The Difference Between DSLR & SLT Cameras
For many years, the world of amateur and professional photography has been dominated by digital single-lens reflex cameras (DSLR’s). But in 2010 an entirely new type of camera emerged on the scene. Single-lens translucent cameras (SLT’s) were first developed by Sony, and premiered in their Alpha range to considerable critical acclaim.
The quality of the images captured by SLT cameras is similar to that of digital SLR cameras, but there are a number of important differences in the way they operate and the results they produce.
What Makes SLT Cameras Different?
Digital SLR cameras use a mechanical mirror system to reflect the image that will be captured to the viewfinder. When the shutter button is pressed this mirror system moves out of the way to allow light from the lens to enter the camera’s sensor. When the exposure is complete the mirror moves back into place, ready for the user to line up the next shot. During the time it takes for the shutter to open and close and the mirror system to swing back, the viewfinder is blank.
A single-lens translucent camera does not use mirrors to relay the image to the photographer. Instead, an electronic viewfinder displays the image received by the sensor.
For the purposes of phase detection auto-focusing, SLT cameras uses a single translucent mirror in front of the sensor. This mirror allows light to reach the sensor at all times, while directing a portion of it towards the camera’s auto-focus system.
Advantages of SLT Cameras
SLT cameras have a number of unique selling points that modern photographers find beneficial. Because SLT cameras use a single-fixed mirror rather than a series of moving mirrors, camera shake caused by mechanical action is eliminated. SLT cameras are also often lighter and more compact because of this simplified system. The result? Sharper, clearer pictures with minimum risk of blurring due to camera shake.
The most significant benefit of this new technology is apparent when taking action or sports shots. Because the number of operations taking place within the camera during exposure are reduced, SLT cameras can capture a series of images at a significantly faster rate than digital SLR cameras – up to 10 frames per second. This significantly reduces the chance of a moving image ‘smearing’ across the picture – crucial if you’re looking for sharp action shots.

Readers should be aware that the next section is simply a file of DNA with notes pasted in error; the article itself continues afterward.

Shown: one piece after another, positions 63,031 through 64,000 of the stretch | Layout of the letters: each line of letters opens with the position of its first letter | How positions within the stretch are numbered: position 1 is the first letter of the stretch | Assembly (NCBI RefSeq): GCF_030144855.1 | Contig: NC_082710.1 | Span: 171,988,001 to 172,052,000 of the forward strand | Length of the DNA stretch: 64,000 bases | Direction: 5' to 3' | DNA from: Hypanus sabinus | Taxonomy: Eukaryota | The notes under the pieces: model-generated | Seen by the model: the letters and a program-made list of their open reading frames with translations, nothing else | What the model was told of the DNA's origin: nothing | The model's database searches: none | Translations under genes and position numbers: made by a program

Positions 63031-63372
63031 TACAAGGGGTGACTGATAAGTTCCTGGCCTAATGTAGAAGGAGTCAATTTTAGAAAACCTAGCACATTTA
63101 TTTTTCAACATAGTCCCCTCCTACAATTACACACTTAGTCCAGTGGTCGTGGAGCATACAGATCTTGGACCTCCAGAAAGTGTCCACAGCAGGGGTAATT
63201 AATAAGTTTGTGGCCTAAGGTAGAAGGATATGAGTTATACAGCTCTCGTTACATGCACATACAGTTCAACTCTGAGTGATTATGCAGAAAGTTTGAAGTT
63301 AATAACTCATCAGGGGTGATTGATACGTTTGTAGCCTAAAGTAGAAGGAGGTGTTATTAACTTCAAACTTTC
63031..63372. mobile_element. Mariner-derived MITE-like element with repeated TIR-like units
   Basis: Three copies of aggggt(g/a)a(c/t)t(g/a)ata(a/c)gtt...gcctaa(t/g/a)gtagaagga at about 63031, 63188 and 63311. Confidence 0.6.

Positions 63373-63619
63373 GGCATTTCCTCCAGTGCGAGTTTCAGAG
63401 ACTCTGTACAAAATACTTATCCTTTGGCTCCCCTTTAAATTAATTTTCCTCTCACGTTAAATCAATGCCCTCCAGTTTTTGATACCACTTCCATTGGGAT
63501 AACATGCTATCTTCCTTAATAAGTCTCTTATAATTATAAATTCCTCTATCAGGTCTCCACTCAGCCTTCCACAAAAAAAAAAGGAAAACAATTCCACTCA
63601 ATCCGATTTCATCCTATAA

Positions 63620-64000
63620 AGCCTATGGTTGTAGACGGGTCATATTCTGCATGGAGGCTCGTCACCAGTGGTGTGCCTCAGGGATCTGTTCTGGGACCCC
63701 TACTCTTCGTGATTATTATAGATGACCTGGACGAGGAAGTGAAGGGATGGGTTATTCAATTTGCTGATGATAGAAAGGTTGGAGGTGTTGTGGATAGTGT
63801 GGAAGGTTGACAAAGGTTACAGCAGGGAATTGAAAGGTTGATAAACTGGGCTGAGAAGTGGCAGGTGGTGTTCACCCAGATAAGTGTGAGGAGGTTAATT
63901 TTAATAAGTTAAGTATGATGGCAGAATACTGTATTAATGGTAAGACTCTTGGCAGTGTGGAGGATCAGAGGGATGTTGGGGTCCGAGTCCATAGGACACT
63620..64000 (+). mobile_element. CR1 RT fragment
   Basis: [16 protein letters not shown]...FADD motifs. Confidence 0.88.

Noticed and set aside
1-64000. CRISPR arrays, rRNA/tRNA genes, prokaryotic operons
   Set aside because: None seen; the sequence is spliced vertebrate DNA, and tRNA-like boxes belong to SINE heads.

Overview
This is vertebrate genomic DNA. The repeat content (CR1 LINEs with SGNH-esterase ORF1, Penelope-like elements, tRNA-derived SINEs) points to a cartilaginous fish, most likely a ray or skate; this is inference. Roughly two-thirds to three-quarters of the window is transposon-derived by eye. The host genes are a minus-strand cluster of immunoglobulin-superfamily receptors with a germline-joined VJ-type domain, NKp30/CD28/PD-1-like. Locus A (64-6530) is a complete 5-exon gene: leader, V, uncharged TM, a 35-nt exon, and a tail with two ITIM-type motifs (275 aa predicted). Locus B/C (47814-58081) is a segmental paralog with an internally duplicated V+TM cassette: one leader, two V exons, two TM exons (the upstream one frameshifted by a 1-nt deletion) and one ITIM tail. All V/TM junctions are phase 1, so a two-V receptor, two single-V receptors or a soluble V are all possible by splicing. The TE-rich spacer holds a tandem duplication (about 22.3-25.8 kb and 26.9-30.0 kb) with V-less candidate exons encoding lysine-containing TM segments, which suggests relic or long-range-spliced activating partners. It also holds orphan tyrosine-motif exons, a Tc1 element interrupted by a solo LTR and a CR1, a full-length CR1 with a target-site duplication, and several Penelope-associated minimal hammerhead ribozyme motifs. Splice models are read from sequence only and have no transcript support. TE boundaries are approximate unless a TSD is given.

The translucent mirror system also enables the camera’s phase-detection auto focus system to operate continuously. The result of this is that seamless auto-focusing is made possible, even during video capture and burst shooting. Furthermore, the electronic viewfinder displays the image continuously, rather than blacking out momentarily as with DSLRs.
Disadvantages of SLTs
Some people will inevitably favour one type of the camera over the other, depending on the type of shots they will be concentrating on.
Photographers who are used to shooting with digital SLR cameras may miss the optical viewfinder. In addition to this, because a certain amount of available light is being redirected to the auto-focusing system, less light reaches the camera sensor than would be the case with a DSLR. While this is not normally a problem, if you do a lot of photography in low light conditions then you may find that you have to adjust the shutter speed or ISO settings to compensate.
What to look for when buying an SLT camera
As discussed above, one of the main advantages of SLT cameras is their ability to take a series of high speed action shots with near-perfect auto-focus. To get the full benefits of this, select a model which features a dedicated burst mode at 10fps.
Another major selling point of SLTs is that they can take HD video with accurate and constant auto-focusing, so it’s always worth making sure that the camera offers this feature.
Finally, if you plan on using your camera for night-time photography, it may be worthwhile purchasing an SLT camera with a larger sensor to compensate for the loss of light redirected to the auto-focus system.